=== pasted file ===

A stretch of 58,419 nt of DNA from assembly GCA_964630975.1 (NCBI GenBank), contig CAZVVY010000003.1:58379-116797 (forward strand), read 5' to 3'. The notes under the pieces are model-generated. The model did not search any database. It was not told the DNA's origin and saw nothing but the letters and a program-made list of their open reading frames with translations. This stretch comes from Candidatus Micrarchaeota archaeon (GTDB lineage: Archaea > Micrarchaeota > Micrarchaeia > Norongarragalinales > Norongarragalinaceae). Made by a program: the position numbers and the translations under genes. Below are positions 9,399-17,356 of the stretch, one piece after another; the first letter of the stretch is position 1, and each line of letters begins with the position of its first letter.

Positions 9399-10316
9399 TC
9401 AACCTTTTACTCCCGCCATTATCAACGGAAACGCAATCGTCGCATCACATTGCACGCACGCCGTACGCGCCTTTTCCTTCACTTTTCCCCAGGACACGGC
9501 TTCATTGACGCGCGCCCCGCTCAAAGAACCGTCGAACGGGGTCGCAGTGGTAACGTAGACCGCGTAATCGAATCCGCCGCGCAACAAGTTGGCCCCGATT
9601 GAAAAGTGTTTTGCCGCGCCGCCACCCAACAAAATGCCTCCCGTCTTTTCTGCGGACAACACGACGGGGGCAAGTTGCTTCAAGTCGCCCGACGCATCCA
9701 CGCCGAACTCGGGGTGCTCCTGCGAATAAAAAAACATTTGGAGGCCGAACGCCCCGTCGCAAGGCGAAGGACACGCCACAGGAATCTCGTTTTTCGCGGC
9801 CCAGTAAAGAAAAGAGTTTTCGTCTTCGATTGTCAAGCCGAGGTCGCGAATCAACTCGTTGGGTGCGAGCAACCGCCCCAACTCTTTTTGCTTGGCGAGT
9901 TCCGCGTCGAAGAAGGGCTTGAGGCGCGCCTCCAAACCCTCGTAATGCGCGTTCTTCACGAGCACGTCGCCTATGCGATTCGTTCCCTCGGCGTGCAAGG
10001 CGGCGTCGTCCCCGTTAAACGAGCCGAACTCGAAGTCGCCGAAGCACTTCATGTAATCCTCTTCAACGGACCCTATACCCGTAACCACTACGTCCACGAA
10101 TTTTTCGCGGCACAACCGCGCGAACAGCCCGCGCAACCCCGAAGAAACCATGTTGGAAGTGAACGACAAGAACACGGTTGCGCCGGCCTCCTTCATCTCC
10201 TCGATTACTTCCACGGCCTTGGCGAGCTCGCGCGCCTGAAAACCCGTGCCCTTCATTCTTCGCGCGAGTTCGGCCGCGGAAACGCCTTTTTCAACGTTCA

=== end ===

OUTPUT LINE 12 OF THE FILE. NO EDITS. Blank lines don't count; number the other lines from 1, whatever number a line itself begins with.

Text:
10201 TCGATTACTTCCACGGCCTTGGCGAGCTCGCGCGCCTGAAAACCCGTGCCCTTCATTCTTCGCGCGAGTTCGGCCGCGGAAACGCCTTTTTCAACGTTCA